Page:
Made it!


Naturally, lunch… or brunch would be my first meal of the day. Like yesterday, I would wait out the working crowd (I would be grossly underdressed by comparison anyways) while commence writing of this entry in the lobby, but I was running on an empty stomach. Aggravating my hunger were two additional hostel staff whose sole purpose never went beyond torturing me with their chewing and munching on those plates of mixed rice! It was god playing all the right (wrong!) cards as crowds did not begin to dwindle until late 3pm.



Lacking energy, I humbled my sights within the visible scope: 109 Teochew Yong Tau Foo. You’d think a self proclaimed foodie like myself would be well versed in my local variety? Well then, you’re wrong! Walking into the shop and clueless, it was clear as day I was in need of guidance. The staff directed me in Mandarin towards the panel in the photo below to choose my ingredients. I’m bad at Mandarin.



Now that I’ve gotten the ingredients into the bowl, and all that’s left was to select my noodles. I shall not bother with naming the choices (because I can’t), except that I picked the yellow and white ones. Yes, the one white one, farthest to the right below. Oh, and the man at the counter asked if I wanted it this way or that… I don’t know, I just gave in and went with the flow.



And then there was magic. Given I was not able to find this store on google maps, I would have never thought to spend my cash here. How fortunate did circumstances play out, as this is the best yong tau foo I have ever eaten! Coated in a reddish orange sort of dressing, the slippery noodles were a great complement to ingredients whose accentuated flavors blew my mind. The lettuce retained firmness in the soup, while spring onions (yes!) were sprinkled within. For some added context regarding my exaggerating reaction, yong tau foo was a food that I grew up comprehending as a healthier alternative. This also led me to stereotyping the dish as ultimately tasteless. 109 begged to differ, and for anyone who dislikes yong tau foo unconditionally, give this $7.20 option a second chance!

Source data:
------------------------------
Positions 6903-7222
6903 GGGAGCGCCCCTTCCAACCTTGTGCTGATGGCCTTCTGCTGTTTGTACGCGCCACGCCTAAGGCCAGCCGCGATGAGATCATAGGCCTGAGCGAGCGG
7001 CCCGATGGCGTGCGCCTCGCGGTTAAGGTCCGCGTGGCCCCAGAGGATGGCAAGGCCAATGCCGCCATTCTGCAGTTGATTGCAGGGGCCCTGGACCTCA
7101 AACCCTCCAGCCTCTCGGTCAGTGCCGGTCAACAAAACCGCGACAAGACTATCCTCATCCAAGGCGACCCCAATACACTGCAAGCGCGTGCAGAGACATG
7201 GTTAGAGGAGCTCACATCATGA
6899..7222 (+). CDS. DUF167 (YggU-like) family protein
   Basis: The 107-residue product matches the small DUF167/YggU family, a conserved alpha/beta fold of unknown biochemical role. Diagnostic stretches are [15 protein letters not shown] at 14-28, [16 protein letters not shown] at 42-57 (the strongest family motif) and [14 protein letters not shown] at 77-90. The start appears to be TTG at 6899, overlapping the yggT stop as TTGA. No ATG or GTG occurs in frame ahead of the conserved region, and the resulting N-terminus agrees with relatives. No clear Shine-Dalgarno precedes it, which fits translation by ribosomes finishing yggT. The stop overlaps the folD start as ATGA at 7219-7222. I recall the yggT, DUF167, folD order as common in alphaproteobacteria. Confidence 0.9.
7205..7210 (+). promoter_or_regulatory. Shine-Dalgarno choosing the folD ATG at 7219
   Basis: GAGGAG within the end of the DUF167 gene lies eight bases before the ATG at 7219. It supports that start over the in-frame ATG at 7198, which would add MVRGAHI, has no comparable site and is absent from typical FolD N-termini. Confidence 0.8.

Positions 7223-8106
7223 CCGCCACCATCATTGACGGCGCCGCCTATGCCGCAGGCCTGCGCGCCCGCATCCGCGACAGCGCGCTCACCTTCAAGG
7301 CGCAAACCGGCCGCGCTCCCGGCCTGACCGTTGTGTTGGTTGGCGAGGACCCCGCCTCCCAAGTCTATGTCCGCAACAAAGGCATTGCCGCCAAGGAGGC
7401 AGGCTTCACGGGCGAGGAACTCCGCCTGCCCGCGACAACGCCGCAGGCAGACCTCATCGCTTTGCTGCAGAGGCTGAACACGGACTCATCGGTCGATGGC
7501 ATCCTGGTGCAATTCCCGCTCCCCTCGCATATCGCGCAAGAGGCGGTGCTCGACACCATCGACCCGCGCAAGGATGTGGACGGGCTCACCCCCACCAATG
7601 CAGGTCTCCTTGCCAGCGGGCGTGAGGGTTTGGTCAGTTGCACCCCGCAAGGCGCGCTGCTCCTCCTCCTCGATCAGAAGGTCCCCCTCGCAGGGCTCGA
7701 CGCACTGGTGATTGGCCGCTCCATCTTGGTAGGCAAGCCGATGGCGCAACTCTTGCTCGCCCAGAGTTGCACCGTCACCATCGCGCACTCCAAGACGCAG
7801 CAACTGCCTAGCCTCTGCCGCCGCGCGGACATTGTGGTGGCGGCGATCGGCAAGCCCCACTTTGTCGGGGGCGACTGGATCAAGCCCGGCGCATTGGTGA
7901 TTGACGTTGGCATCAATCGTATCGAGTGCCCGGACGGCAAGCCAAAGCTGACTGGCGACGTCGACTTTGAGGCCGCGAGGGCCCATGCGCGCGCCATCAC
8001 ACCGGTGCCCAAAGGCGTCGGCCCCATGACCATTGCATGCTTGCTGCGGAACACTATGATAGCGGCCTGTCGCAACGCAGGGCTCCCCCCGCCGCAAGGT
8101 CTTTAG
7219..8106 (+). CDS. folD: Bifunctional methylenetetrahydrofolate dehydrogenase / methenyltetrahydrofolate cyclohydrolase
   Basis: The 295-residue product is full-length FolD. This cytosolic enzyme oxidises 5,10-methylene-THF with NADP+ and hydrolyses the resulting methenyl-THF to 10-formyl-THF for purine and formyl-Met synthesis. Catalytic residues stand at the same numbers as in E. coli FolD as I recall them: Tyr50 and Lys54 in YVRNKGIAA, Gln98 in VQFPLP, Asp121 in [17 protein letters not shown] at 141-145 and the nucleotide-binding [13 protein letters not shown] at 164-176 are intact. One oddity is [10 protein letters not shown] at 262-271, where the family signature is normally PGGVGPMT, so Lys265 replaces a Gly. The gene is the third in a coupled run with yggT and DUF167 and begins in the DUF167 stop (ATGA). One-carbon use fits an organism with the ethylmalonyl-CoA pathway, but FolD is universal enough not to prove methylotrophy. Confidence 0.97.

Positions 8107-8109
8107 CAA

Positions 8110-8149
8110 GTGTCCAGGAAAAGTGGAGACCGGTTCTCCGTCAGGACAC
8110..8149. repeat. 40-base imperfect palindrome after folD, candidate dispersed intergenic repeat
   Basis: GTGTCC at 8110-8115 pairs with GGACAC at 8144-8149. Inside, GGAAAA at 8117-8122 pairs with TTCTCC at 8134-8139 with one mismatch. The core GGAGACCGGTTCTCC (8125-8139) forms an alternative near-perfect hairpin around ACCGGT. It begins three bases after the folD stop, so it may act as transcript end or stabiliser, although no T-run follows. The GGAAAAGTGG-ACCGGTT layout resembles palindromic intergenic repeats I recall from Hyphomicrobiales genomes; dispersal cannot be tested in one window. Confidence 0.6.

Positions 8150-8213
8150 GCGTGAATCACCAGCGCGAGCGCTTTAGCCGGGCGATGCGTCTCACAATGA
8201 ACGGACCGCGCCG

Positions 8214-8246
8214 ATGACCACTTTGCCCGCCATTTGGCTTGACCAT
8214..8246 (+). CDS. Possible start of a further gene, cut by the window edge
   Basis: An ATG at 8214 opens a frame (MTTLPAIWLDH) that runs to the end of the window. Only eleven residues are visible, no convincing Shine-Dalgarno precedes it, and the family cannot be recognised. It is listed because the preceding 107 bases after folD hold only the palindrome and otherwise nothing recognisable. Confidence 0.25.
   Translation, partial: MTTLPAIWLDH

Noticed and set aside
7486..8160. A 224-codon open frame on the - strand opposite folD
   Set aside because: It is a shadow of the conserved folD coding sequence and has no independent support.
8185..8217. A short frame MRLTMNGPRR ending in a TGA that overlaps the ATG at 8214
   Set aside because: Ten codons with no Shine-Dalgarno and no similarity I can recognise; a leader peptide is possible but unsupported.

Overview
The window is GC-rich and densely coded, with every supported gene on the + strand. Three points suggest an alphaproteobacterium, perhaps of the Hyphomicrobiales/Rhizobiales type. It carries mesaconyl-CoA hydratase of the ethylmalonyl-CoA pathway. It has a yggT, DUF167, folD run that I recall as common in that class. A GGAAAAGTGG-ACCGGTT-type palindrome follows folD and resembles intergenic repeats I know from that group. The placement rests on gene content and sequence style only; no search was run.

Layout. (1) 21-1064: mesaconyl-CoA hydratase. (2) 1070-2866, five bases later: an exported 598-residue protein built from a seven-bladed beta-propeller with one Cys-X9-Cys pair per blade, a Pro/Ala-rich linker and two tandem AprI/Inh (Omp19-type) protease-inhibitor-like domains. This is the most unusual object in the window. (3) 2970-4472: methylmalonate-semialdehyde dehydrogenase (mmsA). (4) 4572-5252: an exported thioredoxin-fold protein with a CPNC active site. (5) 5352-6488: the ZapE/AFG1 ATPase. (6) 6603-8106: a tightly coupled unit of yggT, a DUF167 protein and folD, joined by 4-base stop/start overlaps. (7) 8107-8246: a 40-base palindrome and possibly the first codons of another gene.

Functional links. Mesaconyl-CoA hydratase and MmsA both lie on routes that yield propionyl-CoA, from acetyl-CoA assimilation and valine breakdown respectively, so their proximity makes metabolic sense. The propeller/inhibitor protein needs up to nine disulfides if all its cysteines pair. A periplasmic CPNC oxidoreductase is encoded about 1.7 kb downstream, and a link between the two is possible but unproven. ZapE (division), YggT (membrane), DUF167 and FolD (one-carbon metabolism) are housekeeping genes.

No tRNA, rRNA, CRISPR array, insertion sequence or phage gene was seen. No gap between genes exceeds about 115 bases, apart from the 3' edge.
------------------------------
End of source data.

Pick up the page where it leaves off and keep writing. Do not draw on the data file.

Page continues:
Excitement got the better of me. I was shifting from angle to angle (for how would I capture nice photos for you?) in 109, and it was probably a good five minutes before I noticed my hands were a little too unencumbered. Finally, it had came to me that I wasn’t holding on to my wallet. I got lucky; the wallet was still resting on the trays front of the counter. This exemplifies my unwavering dedication to quality work on the neighborhood hostel hopping blog, so give me a cookie for that, will you?


And of course, all my vigor during my last hours back in the hostel was fully drained on this entry. Fast forward into after dinner hours (because I’m hardworking), I was famished again. I had been people watching in my afternoons these past three days, and many would flock to a store just left of the Quarters. Perhaps it was time to figure that puzzle out. Maybe it’s time for some Nasi Pandang!



I lost track of the pricing, although it was somewhere between $7 to $9 for one meat and two vegetable dishes. I chose the beef rendang to be accompanied with some tapioca leaves and french beans. A well balanced meal, I had little difficulty gobbling through what appeared to be layers of spicy chunks, and I don’t have a high tolerance for hot spices myself. Beef rendang is a contentious dish to anyone who’s had it long enough in the local army to vomit at the sight of it. The Sinar Pagi Nasi Pandang is a potential remedy for that.


And it’s that time of the entry to say goodbye and remember the happy memories. Due to personal booking arrangements, it was not possible for me to extend my stay, but believe me that I would if I could have it otherwise, for my reluctance to leave was a result of that desire. Hopefully, this entry does justice to the establishment for what would be one of my most pleasurable hostel experiences. The check in timing is between 3pm-10:30pm.


Quarters Hostel
12 Circular Road

Singapore 049368

The Adelphi/Coffee Hive/Jaben

Raffles City Challenger
252 North Bridge Road #03-22/23
Singapore 179103

Sim Lim Square
1 Rochor Canal Road
Singapore 188504

BK Eating House
32 South Bridge Road
Singapore 058667

Ô Comptoir
79 Circular Road
Singapore 049433

Ramen Matsuri
7 North Canal Road
Singapore 048820

109 Teochew Yong Tau Foo
90 Circular Road
Singapore 049441

Sinar Pagi Nasi Pandang
13 Circular Road
Singapore 049369